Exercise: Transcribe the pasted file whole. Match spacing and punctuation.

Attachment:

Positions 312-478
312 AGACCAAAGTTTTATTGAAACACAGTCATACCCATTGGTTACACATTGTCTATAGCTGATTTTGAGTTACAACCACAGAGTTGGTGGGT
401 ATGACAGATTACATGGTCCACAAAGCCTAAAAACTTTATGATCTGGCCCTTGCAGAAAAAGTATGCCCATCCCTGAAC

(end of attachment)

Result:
Positions 312-478
312 AGACCAAAGTTTTATTGAAACACAGTCATACCCATTGGTTACACATTGTCTATAGCTGATTTTGAGTTACAACCACAGAGTTGGTGGGT
401 ATGACAGATTACATGGTCCACAAAGCCTAAAAACTTTATGATCTGGCCCTTGCAGAAAAAGTATGCCCATCCCTGAAC